Last Updated on January 8, 2020 by Janet Frost
Thus far in our 12 Days of National Parks series we have looked at a variety of NPS park units. Units such as, National Monuments, National Historic Sites and National Scenic Trails. Today, we are going to go “offshore” to National Lakeshores and Riverways. Watch out! You may get your feet wet.
Let’s Go! Learn Things on our National Lakeshores and Riverways…
I wanted to include this group of park units because they are heavily represented in the Midwest region of the U.S.. Traditional National Parks are sparse in the Midwest but National Lakeshores and Riverways are prevalent. This makes sense with the Great Lakes bordering many of the Midwestern states and the Mighty Mississippi flowing for 2,348 miles through the center of the country.
Michigan: Sleeping Bear Dunes National Lakeshore
Sleeping Bear Dunes National Lakeshore was a destination on my swing through Western Michigan. I was quite impressed by Western Michigan and its eastern lakeshore of Lake Michigan. Everything was so different from my stomping ground of Eastern Wisconsin. The prevailing winds erode away Wisconsin’s bluffs and deposit them as massive sand dunes in Michigan. Much of the precious dune habitat has been lost to development. But Michigan, with the help of the National Park Service is starting to protect these unique formations.
Wisconsin: Apostle Islands National Lakeshore
The Apostle Islands National Lakeshore, in Lake Superior, is far enough north that it has a pretty short season. We visited once for the 4th of July and froze our little tushes. That being said, it is a beautiful place, beloved by sea kayakers and summer tourists looking to escape crowds and heat. 21 islands and 12 miles of mainland host a unique blend of cultural and natural resources. These remote islands feel like they have never been inhabited. But on the contrary, settlers have attempted to wrest a living from the island environment by farming, logging, quarrying building stone, and by fishing in the waters of Lake Superior. Island inhabitants have included early Native Americans, pioneer farmers, commercial fishermen, lighthouse keepers and their families.
The Apostle Islands are formed from sandstone, the rugged waters of Lake Superior have carved out impressive sea caves and splash pools.
Upper Michigan: Pictured Rocks National Lakeshore
The Upper Peninsula of Michigan (U.P) is a pristine and rugged landscape standing guard at the junctions of Lake Superior, Lake Michigan and Lake Huron. Along the northern edge of the U.P. the powerful Lake Superior washes against the land. Over the centuries, the power of Lake Superior has created dramatic coastal features. Pictured Rocks National Lakeshore presents sandstone cliffs, beaches, sand dunes, waterfalls, inland lakes, deep forest, and wild shoreline to explore.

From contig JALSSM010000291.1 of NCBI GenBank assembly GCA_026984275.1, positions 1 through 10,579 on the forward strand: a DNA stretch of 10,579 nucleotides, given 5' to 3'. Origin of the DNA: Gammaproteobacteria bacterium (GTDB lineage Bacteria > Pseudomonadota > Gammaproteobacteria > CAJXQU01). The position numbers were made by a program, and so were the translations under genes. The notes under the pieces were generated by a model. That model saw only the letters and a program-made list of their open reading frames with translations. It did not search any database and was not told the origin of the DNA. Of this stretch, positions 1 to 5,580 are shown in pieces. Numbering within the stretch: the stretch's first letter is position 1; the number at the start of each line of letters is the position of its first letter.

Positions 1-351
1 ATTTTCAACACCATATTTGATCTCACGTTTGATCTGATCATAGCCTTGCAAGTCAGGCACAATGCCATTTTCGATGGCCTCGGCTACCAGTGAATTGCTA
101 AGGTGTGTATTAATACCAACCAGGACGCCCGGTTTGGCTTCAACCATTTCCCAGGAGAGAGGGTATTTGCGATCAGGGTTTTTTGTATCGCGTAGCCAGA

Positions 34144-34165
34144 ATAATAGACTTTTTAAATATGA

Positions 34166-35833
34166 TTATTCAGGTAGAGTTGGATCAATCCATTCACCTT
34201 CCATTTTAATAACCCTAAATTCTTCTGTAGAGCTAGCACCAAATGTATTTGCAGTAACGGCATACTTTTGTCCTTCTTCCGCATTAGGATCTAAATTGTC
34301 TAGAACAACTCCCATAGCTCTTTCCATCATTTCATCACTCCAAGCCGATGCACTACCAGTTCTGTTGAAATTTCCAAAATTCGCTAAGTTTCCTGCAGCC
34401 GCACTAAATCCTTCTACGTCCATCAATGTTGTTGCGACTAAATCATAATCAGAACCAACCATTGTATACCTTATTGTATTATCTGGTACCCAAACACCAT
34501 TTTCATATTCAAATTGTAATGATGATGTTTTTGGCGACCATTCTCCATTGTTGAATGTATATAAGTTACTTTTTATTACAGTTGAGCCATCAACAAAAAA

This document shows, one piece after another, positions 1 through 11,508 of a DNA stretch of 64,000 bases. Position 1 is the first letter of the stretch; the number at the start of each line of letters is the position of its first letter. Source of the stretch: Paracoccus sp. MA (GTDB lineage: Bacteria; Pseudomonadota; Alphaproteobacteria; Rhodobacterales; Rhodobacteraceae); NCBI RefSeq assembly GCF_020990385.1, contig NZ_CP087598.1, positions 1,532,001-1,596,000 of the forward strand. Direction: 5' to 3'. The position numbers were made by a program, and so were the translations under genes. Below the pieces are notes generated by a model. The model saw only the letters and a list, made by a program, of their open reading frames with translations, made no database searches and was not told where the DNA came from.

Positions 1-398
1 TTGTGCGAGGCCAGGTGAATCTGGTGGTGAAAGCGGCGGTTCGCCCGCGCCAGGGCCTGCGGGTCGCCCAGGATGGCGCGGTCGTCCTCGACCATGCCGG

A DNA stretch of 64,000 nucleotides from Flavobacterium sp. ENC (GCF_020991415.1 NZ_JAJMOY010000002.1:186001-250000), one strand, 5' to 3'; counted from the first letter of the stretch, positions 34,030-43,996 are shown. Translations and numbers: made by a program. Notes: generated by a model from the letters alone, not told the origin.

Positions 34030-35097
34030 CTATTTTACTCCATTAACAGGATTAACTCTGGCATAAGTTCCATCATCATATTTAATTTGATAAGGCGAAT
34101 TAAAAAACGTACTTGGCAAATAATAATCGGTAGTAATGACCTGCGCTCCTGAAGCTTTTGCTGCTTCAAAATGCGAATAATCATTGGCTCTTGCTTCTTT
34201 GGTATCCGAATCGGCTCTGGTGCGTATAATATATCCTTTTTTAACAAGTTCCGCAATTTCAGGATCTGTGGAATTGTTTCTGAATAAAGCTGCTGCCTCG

Minnesota: Mississippi National River
The Mighty Mississippi plays a dominate part in U.S. history. It sparked the imagination and curiosity of Native Americans, fur traders, settlers, farmers, loggers, gamblers, industrial giants and acclaimed authors. You will find the headwaters of the Mississippi River far north in Minnesota and its mouth deep in the south of Louisiana.
The Mississippi National River and Recreation Areas covers 72 miles in the urban centers of Minneapolis/St. Paul, Minnesota. Through this section of the river it undergoes dramatic changes in topography. It enters the park as a modest-sized river, then plunges over St. Anthony Falls in Minneapolis, the river’s only true waterfall. After coursing through a deep, wooded gorge the river opens up into the huge floodplain river made famous by Mark Twain.
Wisconsin/Minnesota: St. Croix Riverway
Fifty miles northeast of Minneapolis, the Minnesota/Wisconsin border is defined by the St. Croix River. This majestic, northwoods river eventually flows into the Mississippi, adding volumes to the Giant. The two small towns of Taylor Falls, MN and St. Croix Falls, WI host both the Interstate Park and the St. Croix National Scenic Riverway.
Bluffs stand sentinel over the deep gorge that centuries of river flow and glacier movement have carved. On the east side in Wisconsin Interstate Park you can hike the Pothole Trail. This trail passes amazingly perfect round “potholes” created from water erosion. The St. Croix National Scenic Riverway is a popular destination for hikers and canoers/kayakers. The Riverway runs for 200 miles taking a sharp right turn to the east and joining with the Namekagon River in northern Wisconsin.
Missouri: Ozark Scenic Riverway
Many of these highlighted National Lakeshores and Riverways have been “up north” in the Midwest. However, the southern states offer some beautiful Riverways as well. Missouri, Arkansas and Oklahoma share the region known as the Ozarks. The Ozarks are loved for their deep forested highlands, extensive cave systems, and tranquil floating waterways. In Missouri, a large portion of this region is protected as the Mark Twain National Forest. The Ozark National Scenic Riverway , within the Mark Twain NF, was the first river to be protected by the National Park Service in 1964. Outdoor enthusiasts of every style find something adventurous or relaxing along the Current River and Jacks Fork River of the Ozark National Scenic Riverway.
Learn More: Missouri Ozarks: Discover the Mark Twain National Forest.